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Is Castration The Most Ethical Choice?

written by

Jazmin Brown

posted on

April 20, 2024


As we come back to this topic of castration, let us consider leaving all the males intact on our ranch- including bulls, boars, dogs, and rams and allowing them to freely mingle with the cows, sows, bitches, and ewes. 

If we allowed this to happen, we would have pregnant females going to slaughter (which seems inherently evil), less fit males doing the breeding which prevents us from selecting for desired traits, and baby calves, piglets, puppies and lambs being born in the middle of the summer and winter which is not ideal for survivability for the obvious reasons. 

We also would not have the same herd effect on our landscapes because the herds would be more broken up. Intact males also require more space and can't be bunched all together for AMP or mob grazing, which helps improve soil quality. They require more space because they fight to establish hierarchy and will in turn tear through fences and destroy infrastructure when forced to bunch too closely.

We always joke about getting the call from the sheriff saying "the bulls are on the interstate!" because they are notorious for breaking through fences and it has happened before. Everyone's worst nightmare... One can only imagine this problem being compounded with all in-tact males in a large herd.

Any rancher knows that it takes just about the same amount of time to check a herd of 50 head of cattle as it does 200 head of cattle. So when you consider this, each additional herd adds almost twice the amount of labor (and infrastructure) as before. More labor means more expense which would eventually have to be passed on to the end consumer; ie. you.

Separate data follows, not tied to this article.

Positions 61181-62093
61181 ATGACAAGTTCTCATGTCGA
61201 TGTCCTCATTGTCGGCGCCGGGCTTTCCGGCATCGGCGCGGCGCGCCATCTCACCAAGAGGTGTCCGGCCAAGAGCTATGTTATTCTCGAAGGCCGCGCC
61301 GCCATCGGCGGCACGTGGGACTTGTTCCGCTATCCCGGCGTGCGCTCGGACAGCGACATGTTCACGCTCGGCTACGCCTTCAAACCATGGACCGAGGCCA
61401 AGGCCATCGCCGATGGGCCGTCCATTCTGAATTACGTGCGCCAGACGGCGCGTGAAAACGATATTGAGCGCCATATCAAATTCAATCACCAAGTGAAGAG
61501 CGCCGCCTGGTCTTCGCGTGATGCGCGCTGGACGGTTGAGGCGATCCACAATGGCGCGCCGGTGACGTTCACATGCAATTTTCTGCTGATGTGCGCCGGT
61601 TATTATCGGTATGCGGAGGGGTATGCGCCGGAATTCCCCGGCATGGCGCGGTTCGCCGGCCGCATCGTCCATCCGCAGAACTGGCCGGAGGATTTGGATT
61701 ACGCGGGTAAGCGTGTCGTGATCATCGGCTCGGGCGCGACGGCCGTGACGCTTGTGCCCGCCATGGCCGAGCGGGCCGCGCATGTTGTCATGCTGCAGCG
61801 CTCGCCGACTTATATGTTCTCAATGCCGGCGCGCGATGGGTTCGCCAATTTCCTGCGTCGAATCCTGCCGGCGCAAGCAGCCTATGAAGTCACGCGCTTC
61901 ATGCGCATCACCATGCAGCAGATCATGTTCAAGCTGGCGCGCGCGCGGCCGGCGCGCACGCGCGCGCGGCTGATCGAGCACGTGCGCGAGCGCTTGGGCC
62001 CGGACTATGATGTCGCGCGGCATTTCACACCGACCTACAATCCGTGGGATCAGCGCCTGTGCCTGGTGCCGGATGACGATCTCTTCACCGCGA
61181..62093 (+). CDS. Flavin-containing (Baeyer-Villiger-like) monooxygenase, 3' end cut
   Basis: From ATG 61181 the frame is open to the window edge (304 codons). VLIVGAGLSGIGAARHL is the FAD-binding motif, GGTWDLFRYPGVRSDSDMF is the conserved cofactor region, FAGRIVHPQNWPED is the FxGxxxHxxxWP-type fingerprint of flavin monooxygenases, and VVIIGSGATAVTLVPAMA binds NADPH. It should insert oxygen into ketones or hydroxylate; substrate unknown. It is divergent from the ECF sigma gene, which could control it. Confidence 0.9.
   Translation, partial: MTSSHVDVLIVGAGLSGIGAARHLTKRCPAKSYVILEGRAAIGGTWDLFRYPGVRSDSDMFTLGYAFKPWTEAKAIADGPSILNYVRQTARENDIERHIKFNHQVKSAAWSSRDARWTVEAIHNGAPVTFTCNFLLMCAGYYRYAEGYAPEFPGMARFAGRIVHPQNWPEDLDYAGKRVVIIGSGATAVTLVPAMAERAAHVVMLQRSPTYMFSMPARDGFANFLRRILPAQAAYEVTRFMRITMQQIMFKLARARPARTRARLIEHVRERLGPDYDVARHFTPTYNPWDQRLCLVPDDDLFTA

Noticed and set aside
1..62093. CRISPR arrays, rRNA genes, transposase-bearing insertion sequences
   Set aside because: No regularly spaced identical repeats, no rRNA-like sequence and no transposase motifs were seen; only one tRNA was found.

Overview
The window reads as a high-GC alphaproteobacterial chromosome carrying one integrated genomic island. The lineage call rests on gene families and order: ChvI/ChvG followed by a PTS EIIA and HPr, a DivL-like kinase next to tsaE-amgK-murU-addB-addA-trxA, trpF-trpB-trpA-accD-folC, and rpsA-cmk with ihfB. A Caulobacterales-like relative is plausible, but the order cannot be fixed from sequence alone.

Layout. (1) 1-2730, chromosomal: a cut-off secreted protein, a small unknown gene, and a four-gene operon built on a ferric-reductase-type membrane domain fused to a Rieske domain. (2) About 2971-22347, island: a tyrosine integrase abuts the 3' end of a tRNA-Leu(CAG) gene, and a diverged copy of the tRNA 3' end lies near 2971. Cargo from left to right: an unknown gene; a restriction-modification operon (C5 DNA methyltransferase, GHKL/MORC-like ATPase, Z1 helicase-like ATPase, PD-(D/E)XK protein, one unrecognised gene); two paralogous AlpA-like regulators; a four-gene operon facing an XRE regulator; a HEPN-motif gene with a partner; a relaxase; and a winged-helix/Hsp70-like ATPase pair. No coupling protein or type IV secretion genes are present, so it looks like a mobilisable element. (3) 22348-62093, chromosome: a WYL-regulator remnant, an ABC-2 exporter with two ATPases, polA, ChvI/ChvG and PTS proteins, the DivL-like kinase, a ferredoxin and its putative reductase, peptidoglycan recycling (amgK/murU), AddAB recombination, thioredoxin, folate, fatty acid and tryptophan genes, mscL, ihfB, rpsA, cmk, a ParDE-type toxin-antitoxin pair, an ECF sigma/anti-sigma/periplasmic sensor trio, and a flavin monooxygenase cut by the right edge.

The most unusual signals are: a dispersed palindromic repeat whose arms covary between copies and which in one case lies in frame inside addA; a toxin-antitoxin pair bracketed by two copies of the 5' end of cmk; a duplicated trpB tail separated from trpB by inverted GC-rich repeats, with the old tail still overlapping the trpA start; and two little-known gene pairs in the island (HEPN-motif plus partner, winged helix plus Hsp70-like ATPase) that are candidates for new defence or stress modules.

Finally, there is a meat quality component to castrated animals as well. Intact males tend to be leaner, tougher, and "gamey-er" than castrated ones. Especially as they age. With the majority of consumers today looking for better marbling, an animal will finish better once it is castrated. Ultimately, it comes down to consumer preferences and so long as the consumer prefers more marbling and intramuscular fat, we will meet that demand. 

As a final note, we would also mention that the younger you castrate, the better it is for the animal because it is less stressful for them, easier for us, and there is less risk. That is why we do the majority of our banding and castrating at less than a week of age. At this age, they may be sore for a few days but rarely have an issue and honestly, go about their day as if nothing ever happened to them.

We hope these considerations shed some light on this topic for you and give you some peace of mind as to why we've made these prudent management decisions.

Please feel free to reach out if you have any further questions!

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